According to the latest Job Openings and Labor Turnover Summary, the number of job openings in November was little changed at 8.8 million, the lowest level since March 2021. In November, the number of hires decreased to 5.5 million (-363,000), and the number of separations decreased to 5.3 million (-292,000). The quits rate ticked down to 3.5% (-157,000), the lowest level since September 2020. The moderation in quits in recent months may indicate that Americans are less confident in their ability to find new or better-paying jobs. All in all, the report seemed to confirm the Fed's expectation that a cooling labor market will limit wage increases and help slow inflation.

The national average retail price for regular gasoline was $3.089 per gallon on January 1, $0.027 per gallon lower than the prior week's price and $0.134 less than a year ago. Also, as of January 1, the East Coast price decreased $0.030 to $3.087 per gallon; the Midwest price fell $0.063 to $2.795 per gallon; the Gulf Coast price decreased $0.031 to $2.653 per gallon; the Rocky Mountain price fell $0.075 to $2.786 per gallon; and the West Coast price increased $0.064 to $4.115 per gallon.

For the week ended December 30, there were 202,000 new claims for unemployment insurance, a decrease of 18,000 from the previous week's level, which was revised up by 2,000. According to the Department of Labor, the advance rate for insured unemployment claims for the week ended December 23 was 1.2%, a decrease of 0.1 percentage point from the previous week's unrevised rate. The advance number of those receiving unemployment insurance benefits during the week ended December 23 was 1,855,000, a decrease of 31,000 from the previous week's level, which was revised up by 11,000. States and territories with the highest insured unemployment rates for the week ended December 16 were New Jersey (2.4%), Alaska (2.2%), Montana (2.2%), California (2.1%), Minnesota (2.1%), Massachusetts (1.9%), Rhode Island (1.9%), Washington (1.9%), Illinois (1.8%), New York (1.8%), Pennsylvania (1.8%), and Puerto Rico (1.8%). The largest increases in initial claims for unemployment insurance for the week ended December 23 were in California (+4,911), New Jersey (+4,713), Missouri (+4,684), Ohio (+2,712), and Pennsylvania (+2,329), while the largest decreases were in Texas (-1,212), Oklahoma (-539), West Virginia (-406), Colorado (-335), and Utah (-262).

Eye on the Week Ahead

The market will likely be attuned to two important inflation measures to be released later this week. The Consumer Price Index (CPI) for December will be available on Thursday, followed by the Producer Price Index (PPI) on Friday. The CPI increased 0.1% in November and saw its annual rate drop to 3.1%. The PPI was unchanged in November and increased just 0.9% over the previous 12 months.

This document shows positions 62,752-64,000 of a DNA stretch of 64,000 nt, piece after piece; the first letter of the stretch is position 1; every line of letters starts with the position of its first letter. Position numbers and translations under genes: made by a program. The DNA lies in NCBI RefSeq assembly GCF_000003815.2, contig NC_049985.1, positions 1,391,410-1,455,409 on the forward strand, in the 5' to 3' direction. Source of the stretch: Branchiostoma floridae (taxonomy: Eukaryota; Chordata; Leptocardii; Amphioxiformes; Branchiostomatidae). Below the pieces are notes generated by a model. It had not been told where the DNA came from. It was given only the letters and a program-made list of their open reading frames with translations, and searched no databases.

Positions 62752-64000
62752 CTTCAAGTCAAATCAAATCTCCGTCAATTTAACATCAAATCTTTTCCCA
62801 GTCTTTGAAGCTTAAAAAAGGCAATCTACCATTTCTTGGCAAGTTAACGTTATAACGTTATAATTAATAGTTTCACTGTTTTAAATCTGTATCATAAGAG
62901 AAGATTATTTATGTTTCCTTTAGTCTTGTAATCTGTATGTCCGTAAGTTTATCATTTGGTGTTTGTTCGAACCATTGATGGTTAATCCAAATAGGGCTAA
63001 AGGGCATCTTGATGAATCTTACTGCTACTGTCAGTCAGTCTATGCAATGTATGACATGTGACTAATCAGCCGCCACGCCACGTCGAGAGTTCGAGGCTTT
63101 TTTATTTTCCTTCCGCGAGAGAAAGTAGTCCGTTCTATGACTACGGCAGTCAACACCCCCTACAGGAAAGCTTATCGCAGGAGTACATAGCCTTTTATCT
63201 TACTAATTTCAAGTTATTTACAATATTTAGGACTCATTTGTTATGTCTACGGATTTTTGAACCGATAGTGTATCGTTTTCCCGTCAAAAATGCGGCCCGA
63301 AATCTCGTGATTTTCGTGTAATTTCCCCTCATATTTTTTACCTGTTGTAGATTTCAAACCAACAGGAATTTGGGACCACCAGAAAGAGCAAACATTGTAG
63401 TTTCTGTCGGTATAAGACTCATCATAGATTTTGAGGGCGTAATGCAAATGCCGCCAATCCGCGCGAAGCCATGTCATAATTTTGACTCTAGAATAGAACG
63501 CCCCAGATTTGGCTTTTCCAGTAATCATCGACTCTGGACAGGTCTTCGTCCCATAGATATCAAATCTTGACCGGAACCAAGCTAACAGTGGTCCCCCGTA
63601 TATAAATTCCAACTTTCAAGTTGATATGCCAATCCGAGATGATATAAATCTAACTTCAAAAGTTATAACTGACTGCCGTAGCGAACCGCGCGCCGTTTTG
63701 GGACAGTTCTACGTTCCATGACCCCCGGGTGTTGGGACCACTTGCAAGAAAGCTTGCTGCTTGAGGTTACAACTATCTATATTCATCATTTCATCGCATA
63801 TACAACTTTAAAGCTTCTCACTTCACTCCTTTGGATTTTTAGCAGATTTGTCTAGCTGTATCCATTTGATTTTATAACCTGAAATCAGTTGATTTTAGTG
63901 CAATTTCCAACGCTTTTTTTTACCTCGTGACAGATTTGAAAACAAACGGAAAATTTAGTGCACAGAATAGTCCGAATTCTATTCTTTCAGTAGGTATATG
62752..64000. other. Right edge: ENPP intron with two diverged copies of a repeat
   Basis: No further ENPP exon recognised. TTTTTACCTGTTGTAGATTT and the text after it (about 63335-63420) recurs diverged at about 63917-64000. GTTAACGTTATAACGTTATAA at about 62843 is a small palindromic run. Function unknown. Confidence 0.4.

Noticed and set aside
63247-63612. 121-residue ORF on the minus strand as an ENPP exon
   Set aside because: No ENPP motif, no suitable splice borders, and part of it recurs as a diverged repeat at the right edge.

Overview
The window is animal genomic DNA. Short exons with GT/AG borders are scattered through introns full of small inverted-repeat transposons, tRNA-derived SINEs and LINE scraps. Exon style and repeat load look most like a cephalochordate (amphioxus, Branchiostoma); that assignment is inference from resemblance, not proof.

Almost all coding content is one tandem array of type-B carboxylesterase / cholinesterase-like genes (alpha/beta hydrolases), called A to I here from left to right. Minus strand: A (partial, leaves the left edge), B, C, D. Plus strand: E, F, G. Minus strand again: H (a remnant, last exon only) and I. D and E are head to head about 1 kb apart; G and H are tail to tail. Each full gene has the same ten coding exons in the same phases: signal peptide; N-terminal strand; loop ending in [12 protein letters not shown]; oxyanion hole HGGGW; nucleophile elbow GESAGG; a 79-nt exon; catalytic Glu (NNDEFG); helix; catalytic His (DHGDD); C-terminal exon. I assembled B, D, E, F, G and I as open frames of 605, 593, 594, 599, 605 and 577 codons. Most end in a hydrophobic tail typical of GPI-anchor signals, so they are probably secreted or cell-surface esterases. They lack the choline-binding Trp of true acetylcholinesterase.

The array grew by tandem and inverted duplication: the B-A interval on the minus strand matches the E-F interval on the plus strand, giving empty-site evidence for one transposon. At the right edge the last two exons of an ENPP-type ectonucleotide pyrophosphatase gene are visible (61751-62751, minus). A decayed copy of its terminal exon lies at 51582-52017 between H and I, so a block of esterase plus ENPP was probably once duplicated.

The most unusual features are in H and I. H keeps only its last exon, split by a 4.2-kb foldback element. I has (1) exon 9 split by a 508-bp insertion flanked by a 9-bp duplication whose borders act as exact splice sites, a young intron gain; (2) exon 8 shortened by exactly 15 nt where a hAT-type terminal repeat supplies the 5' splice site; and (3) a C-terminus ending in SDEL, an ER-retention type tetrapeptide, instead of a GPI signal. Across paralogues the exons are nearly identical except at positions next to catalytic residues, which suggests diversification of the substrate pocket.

Key Dates/Data Releases
1/9: International trade in goods and services
1/11: Consumer Price Index, Treasury budget
1/12: Producer Price Index


Data sources: Economic: Based on data from U.S. Bureau of Labor Statistics (unemployment, inflation); U.S. Department of Commerce (GDP, corporate profits, retail sales, housing); S&P/Case-Shiller 20-City Composite Index (home prices); Institute for Supply Management (manufacturing/services). Performance: Based on data reported in WSJ Market Data Center (indexes); U.S. Treasury (Treasury yields); U.S. Energy Information Administration/ Market Data (oil spot price, WTI, Cushing, OK); (spot gold/silver); Oanda/FX Street (currency exchange rates).

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The Dow Jones Industrial Average (DJIA) is a price-weighted index composed of 30 widely traded blue-chip U.S. common stocks. The S&P 500 is a market-cap weighted index composed of the common stocks of 500 largest, publicly traded companies in leading industries of the U.S. economy. The NASDAQ Composite Index is a market-value weighted index of all common stocks listed on the NASDAQ stock exchange. The Russell 2000 is a market-cap weighted index composed of 2,000 U.S. small-cap common stocks. The Global Dow is an equally weighted index of 150 widely traded blue-chip common stocks worldwide. The U.S. Dollar Index is a geometrically weighted index of the value of the U.S. dollar relative to six foreign currencies. Market indexes listed are unmanaged and are not available for direct investment.